• Second, the people receiving QE money for the bonds they sold to the central bank would need to put it somewhere. That would help support share prices as well as corporate bonds.
  • Third, supporting the price of existing shares and bonds would make it more attractive for banks to make new loans...for entrepreneurs to start new ventures...and for investors to find new ideas to back.
Is that how it worked?
 
"This policy," says that economist writing in the FT, "[was] designed to protect the balance sheets of the wealthy. [It] has unleashed forces that may lead to the mass appropriation of those assets in the years ahead."
 
Yeah, yeah, like whatever.
 
QE was just a new name for an old trick.
 
Run a big budget deficit. Get the central bank to print money to pay for it.
 
The name had been invented by academics who, a decade or two later, actually got their hands on the controls at big central banks, most notably Ben Bernanke.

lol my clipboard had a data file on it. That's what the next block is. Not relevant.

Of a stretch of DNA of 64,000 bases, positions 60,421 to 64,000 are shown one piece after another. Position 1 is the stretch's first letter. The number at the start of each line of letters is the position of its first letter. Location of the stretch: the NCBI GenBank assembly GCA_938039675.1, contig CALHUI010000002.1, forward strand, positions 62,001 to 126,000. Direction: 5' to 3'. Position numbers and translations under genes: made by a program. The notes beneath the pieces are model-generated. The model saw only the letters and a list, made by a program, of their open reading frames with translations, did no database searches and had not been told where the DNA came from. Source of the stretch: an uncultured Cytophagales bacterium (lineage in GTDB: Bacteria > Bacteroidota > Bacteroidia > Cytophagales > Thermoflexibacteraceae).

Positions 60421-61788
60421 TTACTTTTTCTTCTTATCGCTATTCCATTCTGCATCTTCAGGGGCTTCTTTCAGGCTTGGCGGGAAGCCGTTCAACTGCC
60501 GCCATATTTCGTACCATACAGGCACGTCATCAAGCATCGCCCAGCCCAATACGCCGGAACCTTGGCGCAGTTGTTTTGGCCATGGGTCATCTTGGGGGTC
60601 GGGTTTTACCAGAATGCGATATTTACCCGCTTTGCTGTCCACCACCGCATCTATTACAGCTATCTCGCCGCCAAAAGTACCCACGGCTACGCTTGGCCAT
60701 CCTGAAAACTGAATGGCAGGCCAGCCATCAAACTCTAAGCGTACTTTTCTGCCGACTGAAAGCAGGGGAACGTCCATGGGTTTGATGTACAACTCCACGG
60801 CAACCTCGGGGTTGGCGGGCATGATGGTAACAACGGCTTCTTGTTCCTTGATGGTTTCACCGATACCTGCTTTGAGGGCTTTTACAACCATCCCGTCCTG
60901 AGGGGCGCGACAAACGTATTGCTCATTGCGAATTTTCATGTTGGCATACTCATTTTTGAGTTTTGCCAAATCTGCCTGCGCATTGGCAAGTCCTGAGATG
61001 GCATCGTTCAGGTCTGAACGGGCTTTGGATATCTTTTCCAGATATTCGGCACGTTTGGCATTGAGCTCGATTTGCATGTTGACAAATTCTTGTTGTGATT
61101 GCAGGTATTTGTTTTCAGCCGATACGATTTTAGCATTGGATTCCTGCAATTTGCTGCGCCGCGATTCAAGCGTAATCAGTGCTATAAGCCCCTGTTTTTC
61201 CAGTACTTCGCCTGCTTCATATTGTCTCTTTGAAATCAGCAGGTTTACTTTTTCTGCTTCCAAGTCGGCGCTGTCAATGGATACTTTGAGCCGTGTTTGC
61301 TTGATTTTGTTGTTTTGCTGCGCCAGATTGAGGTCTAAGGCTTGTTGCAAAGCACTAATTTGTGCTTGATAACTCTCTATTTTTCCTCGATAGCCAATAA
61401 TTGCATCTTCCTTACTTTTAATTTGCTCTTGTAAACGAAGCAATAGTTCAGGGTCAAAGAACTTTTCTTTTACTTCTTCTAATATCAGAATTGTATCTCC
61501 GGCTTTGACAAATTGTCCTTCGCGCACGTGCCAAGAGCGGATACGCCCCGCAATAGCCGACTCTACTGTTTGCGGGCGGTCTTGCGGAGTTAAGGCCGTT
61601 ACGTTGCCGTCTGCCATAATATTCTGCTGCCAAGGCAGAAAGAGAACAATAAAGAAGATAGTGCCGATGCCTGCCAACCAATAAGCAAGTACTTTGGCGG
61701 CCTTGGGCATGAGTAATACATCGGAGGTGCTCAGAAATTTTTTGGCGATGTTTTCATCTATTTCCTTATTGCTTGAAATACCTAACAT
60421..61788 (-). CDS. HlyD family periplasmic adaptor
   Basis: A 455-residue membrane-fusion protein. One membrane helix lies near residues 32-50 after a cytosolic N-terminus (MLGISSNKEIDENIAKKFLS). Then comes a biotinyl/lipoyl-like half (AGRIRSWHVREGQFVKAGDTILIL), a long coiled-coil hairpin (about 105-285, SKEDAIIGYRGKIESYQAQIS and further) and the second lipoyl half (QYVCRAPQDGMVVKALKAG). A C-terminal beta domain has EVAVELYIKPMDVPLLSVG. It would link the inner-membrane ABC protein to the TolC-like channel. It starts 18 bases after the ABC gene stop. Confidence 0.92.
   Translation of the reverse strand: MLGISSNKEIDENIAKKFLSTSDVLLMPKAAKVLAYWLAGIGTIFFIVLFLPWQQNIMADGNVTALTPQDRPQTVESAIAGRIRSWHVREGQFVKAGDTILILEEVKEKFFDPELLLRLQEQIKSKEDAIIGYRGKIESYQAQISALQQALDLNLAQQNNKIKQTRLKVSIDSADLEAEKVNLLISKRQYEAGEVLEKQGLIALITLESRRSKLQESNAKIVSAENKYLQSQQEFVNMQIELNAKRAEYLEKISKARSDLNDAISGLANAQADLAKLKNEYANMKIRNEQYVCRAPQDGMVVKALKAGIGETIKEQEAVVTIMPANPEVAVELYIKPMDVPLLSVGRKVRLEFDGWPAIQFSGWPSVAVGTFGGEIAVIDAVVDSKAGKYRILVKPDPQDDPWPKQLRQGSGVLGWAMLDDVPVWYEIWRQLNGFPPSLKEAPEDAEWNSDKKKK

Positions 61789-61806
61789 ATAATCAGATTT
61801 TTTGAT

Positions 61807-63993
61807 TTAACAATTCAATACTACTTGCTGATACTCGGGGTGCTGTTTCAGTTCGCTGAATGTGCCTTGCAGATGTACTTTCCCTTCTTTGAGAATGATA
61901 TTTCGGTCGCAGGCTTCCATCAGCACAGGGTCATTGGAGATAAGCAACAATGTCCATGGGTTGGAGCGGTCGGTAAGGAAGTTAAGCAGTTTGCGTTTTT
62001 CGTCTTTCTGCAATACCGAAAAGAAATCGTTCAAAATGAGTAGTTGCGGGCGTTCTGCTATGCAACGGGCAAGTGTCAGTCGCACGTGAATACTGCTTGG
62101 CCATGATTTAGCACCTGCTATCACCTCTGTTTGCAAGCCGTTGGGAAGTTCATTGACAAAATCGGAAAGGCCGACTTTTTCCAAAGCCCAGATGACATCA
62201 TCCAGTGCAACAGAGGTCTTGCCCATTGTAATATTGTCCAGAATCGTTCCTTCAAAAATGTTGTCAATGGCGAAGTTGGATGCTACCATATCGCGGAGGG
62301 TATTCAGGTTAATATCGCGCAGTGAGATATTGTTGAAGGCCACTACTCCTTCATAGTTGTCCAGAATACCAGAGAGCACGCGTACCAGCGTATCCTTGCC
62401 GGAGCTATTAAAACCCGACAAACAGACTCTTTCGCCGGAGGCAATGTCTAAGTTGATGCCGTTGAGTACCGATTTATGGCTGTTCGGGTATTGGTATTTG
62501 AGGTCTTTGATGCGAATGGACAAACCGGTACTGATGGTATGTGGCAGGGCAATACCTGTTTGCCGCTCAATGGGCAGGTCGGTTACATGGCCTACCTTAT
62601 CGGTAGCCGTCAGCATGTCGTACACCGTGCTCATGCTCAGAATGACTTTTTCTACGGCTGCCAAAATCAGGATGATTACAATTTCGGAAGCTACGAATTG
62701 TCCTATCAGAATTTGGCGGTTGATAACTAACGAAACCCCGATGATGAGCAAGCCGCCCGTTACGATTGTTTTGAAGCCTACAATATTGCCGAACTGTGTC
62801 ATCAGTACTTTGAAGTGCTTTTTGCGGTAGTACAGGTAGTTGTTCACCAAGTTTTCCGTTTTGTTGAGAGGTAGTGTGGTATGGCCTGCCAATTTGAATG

Ben had lots of theory ready in advance, but when QE actually got its moment to happen, it was mostly designed just to do something...anything...to get the financial markets' mess out of the economy.
 
It kinda worked, maybe. But no one knows how or why or to what extent. We will never know what happened after Lehmans' collapsed without QE.
 
So meantime back with the academics, new-sounding ideas and theories about how money can be created and controlled have sprung up.
 
Today's flavour of the month in the senior common room...so-called Modern Monetary Theory...looks quite plainly like the child of QE.
 
But there's nothing new or modern about it. Printing money to fund government spending has been recommended and tried many, many times before. Not least over the last 10 years.
 
Japan's central bank, for instance, now owns more assets by value than the world's 3rd largest national economy creates in GDP each year. UK government debt has meantime more than trebled since the financial crisis of 2008-2009.